LMS 4-6-2 Locomotives in Great_Britain

Class Details by Steve Llanso of Sweat House Media

Class Duchess - 8P (Locobase 1052)

Data from "Pacific Type Locomotive Hauls 'Coronation Scot'", Railway Age, Volume 106, No 14 (8 April 1939), pp. 819-821. See also [] (2 September 2004), quoting [Powell, A.J. Living with London Midland locomotives. 1977] ; Hollingsworth (1982); The CSA Illumina website -- [] (visited 12 July 2005), later found at [], last accessed 4 January 2018; and G. Freeman Allen (writing in Great Railway Photographs of Eric Treacy, 1987) .

Developed from earlier "Princess"-class locomotives, these were often described as the Princess Coronation class and nicknamed "Semis". These express four-cylinder engines, designed by William Stanier, ran easily on any service till the end of steam.

The Coronation locomotives showed the tapered boiler and Belpaire firebox typical of Stanier's design, but here the firebox was carried over a trailing truck and hence was wider than usual. Four piston valves of 9" (229 mm) diameter each allowed for relatively free steaming, although the RA account notes that the "exhaust passages in the cylinders have been carefully designed to give free exit to the steam without providing an excessive volume which would act as a reservoir." Many later received the Kylchap double blastpipe stack.

Steamindex noted AJ Powell's comments on this design that notes Stanier 's need "to produce a bigger boiler and then adapt the 'Princess' chassis to carry it. Bigger grate, bigger firebox volume, bigger free gas area, bigger barrel, bigger superheater + all these were incorporated in that delightful boiler. It was pushed upward so that the front corners of the Belpaire firebox were up to the limit of the loading gauge, just enabling 6 ft 9in wheels to be accommodated underneath it".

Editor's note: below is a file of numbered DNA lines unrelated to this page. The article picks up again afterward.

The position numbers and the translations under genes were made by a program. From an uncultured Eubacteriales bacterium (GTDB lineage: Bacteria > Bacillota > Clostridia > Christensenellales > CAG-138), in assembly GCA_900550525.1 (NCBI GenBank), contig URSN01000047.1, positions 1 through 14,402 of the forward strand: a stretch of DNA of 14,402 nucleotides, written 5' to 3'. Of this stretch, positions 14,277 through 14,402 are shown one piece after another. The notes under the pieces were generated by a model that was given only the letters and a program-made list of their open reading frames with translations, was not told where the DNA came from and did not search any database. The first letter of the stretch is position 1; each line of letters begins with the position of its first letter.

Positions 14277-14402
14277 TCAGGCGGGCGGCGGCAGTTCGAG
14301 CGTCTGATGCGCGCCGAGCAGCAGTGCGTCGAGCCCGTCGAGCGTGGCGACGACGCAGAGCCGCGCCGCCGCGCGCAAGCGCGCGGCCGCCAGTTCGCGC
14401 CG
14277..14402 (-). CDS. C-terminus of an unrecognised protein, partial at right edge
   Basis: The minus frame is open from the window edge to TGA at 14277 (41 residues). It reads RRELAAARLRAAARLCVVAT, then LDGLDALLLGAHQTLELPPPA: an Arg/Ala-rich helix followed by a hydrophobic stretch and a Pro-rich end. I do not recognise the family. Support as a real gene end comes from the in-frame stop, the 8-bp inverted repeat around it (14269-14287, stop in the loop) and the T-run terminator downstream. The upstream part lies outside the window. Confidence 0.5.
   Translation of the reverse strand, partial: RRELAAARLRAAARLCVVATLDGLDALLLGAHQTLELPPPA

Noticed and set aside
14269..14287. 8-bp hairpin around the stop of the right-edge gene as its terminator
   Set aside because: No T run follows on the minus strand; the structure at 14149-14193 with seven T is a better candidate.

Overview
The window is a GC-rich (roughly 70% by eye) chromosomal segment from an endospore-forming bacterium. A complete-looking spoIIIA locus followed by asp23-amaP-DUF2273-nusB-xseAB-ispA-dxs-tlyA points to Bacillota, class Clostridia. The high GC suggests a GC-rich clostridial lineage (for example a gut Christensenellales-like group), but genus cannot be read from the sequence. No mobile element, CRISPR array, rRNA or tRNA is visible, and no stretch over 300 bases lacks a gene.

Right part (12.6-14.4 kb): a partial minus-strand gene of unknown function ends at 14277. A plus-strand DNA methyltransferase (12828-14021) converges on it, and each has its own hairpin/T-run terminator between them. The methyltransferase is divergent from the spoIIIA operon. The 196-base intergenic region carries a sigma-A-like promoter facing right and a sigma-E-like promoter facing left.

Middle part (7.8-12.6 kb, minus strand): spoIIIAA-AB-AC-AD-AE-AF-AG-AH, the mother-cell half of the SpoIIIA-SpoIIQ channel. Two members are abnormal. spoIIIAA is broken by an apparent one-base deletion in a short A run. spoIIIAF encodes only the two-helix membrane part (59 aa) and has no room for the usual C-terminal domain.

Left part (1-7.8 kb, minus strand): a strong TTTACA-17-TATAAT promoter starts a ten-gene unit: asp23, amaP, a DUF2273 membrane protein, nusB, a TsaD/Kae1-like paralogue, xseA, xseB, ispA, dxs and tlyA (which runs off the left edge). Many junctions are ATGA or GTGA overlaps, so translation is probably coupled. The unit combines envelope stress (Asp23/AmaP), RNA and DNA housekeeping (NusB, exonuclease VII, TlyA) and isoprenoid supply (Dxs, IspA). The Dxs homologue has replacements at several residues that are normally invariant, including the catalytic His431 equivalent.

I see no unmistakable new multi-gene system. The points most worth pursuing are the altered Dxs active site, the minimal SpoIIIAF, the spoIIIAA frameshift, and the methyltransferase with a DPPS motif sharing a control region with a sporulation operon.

Powell then paused to ask: "(Incidentally, what was it so magical about 6 ft 9in diameter coupled wheels for express passenger engines in this country?)."

He continued by noting that Stanier retained the divided drive, but adopted a more conventional cylinder layouts that used rocking levers fitted behind the cylinders to actuate the inside valves. This avoided "valve setting troubles due to thermal expansion."

The US-published RA's 1939 impression of the 6220 was quite positive. The reviewer was duly impressed by the power in such a small package as LMS loading gauge limits came to 13 ft 2 5/8" (4.03 m) maximum height and 8 ft 10 5/8" (2.71 m) width. For comparison, the tightest of the three loading gauges described that constrained US 4-6-4 passenger locomotive size measured 15 ft 1 in high (4.60 m) and 10 ft 5 in (3.18 m) wide on the New York Central.

The CSA Illumina website summarizes the details of an article by W Alexander on the boiler's steel composition. It's included here to show just what care went into the development of a modern steam locomotive:

"Number 46235, LMS Steam Locomotive City of Birmingham: Metallurgical Notes

Alexander, W Hist. Metall. Vol. 19, no. 2, pp. 196-198. 1985

"The 125-ton No. 46235 locomotive, built in 1939 at a cost of 9437, was retired from service after covering 1,650,000 operational miles [2,656,500 km) and is now in a Birmingham museum. The metallurgical features noted include use of a 2%-Ni [nickel] steel giving a weight-saving of over 2 tons in the boiler-shell and firebox structures, arsenical [As]--Cu [copper] plates in the inner firebox, a Cu-bearing steel for the ashpan and other components subject to attack by hot ashes, and cast iron cylinders produced from a 50:50 mixture of cylinder scrap and a special low-P [phosphorus] iron."